Snorkeler who drowned Sunday identified as Boynton Beach resident


Paul Swingle retired from his job as a computer scientist in 2014 and spent the ensuing years doing what he loved — traveling, flying and spending time on the water.

On Sunday, the 67-year-old Boynton Beach resident drowned despite desperate rescue attempts after he was caught up in rough waters while snorkeling near the Boynton Beach Inlet.

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Swingle was diving in the ocean on the north side of the inlet and was swept up in the inlet’s notoriously strong currents, Palm Beach County sheriff’s deputies said.

Mark Swingle, one of Paul Swingle’s two adult sons, said authorities told the family a friend was swimming with his father when he got into trouble.

“It sounds like something he would have been doing,” Mark Swingle said of his father snorkeling on a Sunday afternoon.

The Boynton Beach Inlet has long been one of the most dangerous swimming spots in Palm Beach County.

While the south side of the inlet is patrolled by lifeguards daily from 9 a.m. to 5:30 p.m., there are no lifeguards stationed on the north side.

After three people drowned in 2014 while swimming in the area, multiple signs were posted that read: “Hazardous conditions. Unguarded area. Lifeguard protected swimming area located south side of the inlet.”

A sand transfer station that creates sharp drop-offs on the north side also results in hazardous swimming conditions not far from shore. Strong currents can drag swimmers and surfers on the north side into the inlet’s jetty or out to sea.

Despite that, authorities say there is usually no shortage of people going into the ocean on the north side.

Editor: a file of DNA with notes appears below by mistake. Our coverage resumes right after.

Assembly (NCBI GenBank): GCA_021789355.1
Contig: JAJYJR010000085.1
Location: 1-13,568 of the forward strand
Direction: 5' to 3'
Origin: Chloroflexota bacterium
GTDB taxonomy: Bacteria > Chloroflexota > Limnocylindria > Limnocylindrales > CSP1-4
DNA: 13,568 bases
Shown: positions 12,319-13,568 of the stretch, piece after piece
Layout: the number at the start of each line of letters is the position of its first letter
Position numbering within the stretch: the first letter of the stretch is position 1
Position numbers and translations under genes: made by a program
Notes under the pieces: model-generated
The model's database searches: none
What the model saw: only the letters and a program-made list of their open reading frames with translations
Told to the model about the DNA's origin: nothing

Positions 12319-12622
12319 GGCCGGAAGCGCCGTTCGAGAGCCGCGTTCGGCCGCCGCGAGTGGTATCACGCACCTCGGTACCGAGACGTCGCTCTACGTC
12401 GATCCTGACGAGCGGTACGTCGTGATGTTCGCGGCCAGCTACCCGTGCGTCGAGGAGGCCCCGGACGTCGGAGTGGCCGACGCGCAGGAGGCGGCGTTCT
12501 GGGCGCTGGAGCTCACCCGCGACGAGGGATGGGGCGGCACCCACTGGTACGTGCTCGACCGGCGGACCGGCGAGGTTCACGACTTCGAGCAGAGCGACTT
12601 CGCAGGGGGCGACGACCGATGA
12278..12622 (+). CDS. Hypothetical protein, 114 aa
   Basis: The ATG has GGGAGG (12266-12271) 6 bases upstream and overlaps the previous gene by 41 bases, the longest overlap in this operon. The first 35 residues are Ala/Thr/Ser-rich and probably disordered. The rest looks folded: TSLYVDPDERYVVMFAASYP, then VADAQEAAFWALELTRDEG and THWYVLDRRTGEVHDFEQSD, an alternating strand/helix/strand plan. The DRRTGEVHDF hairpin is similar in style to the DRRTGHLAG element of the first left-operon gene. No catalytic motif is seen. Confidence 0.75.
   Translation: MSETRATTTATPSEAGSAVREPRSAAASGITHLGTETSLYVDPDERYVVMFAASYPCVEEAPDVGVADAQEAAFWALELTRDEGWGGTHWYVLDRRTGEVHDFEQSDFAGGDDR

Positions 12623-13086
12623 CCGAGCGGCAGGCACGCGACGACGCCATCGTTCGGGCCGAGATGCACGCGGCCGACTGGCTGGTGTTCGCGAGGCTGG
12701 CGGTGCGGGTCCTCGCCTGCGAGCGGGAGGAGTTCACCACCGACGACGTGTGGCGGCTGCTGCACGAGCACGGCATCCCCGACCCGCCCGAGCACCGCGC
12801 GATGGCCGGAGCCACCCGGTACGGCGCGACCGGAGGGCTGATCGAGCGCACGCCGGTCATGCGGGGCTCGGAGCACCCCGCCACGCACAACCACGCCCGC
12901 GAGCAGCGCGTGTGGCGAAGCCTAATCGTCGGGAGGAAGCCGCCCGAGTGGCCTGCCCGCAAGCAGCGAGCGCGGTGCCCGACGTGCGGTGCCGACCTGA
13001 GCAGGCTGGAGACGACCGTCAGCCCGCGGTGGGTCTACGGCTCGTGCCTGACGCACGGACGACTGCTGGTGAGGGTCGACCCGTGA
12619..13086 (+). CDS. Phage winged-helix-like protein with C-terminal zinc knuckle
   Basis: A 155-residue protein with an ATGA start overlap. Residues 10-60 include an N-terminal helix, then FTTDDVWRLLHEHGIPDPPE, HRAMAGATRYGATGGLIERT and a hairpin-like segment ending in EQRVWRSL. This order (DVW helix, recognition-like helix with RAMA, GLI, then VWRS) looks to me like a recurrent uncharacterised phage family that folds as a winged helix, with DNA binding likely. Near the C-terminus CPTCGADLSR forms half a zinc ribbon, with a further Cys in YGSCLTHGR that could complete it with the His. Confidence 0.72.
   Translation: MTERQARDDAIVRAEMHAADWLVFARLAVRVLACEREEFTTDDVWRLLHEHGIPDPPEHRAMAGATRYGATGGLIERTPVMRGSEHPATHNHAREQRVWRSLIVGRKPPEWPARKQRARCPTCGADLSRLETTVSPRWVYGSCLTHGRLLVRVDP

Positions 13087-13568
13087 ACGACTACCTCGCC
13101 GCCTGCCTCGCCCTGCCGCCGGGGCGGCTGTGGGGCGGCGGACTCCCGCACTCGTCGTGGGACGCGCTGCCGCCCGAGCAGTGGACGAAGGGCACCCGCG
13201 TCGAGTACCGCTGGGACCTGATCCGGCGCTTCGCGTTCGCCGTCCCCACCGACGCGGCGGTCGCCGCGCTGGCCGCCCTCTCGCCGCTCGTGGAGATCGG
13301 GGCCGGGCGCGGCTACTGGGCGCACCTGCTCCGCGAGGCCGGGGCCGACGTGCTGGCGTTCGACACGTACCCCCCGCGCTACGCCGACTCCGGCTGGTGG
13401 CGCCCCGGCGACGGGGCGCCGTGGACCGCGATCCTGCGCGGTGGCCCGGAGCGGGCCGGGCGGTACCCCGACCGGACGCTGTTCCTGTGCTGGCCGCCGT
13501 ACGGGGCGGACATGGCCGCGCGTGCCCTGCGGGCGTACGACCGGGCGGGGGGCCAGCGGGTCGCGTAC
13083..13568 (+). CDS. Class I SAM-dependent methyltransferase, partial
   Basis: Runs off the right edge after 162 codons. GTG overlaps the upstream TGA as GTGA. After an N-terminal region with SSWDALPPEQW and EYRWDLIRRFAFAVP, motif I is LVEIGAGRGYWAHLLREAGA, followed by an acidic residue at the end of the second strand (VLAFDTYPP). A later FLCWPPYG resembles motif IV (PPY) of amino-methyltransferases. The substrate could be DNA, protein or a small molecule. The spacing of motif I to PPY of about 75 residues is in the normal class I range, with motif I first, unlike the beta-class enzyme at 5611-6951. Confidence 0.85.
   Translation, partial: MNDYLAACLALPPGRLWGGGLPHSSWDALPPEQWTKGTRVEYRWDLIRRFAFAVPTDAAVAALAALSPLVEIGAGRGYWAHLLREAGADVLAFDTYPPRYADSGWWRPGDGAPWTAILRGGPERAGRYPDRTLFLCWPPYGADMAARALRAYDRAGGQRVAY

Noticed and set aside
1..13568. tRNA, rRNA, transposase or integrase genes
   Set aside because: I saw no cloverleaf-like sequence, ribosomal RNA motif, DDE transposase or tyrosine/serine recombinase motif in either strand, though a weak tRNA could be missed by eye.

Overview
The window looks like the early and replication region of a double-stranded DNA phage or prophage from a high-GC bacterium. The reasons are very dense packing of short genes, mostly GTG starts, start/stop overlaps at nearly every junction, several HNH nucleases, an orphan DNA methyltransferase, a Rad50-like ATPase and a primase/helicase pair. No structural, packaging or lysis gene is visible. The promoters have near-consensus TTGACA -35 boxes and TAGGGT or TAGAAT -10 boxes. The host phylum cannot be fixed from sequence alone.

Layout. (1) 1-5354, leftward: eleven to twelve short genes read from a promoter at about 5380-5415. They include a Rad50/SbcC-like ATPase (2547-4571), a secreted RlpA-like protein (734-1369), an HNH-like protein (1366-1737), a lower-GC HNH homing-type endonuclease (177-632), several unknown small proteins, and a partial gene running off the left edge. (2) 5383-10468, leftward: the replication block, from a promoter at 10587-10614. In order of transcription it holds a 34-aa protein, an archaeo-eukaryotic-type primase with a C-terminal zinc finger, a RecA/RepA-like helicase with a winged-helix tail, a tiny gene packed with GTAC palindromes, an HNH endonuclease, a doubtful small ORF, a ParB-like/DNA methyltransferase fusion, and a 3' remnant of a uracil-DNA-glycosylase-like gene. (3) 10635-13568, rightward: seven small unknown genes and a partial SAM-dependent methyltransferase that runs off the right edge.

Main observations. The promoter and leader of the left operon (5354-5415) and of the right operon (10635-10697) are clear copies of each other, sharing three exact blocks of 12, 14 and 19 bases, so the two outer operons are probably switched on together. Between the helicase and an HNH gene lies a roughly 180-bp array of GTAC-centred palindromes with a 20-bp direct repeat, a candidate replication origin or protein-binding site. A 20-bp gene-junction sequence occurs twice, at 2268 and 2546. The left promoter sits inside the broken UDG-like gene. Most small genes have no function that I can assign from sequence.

Sunday’s surf conditions were especially perilous. The National Weather Service in Miami issued a high risk of dangerous rip currents early Sunday morning for Palm Beach County’s coastline as beaches were battered by persistent waves and easterly winds.

Rich Stevens, who was at the inlet and shot video of rescue attempts, said beach-goers desperately tried to reach him as currents dragged him into the jetty, where he crashed into the rocks. “People started screaming,” the Delray Beach man said. “But the current was so forceful. It brought him under the pier and under the bridge.”

Swingle was plucked from the water by a private boater who took him to a dock where paramedics were waiting, said Palm Beach County Fire Rescue Capt. Albert Borroto.

Swingle was a native New Yorker who moved to Delray Beach in the 1960s after he began working at IBM in Boca Raton. Swingle worked there until IBM closed their Boca Raton facility in 1996. He had two adult children and had been married twice, Mark Swingle said.

Mark Swingle said his father, who was also a certified pilot, had spent much of his retirement traveling around the world.


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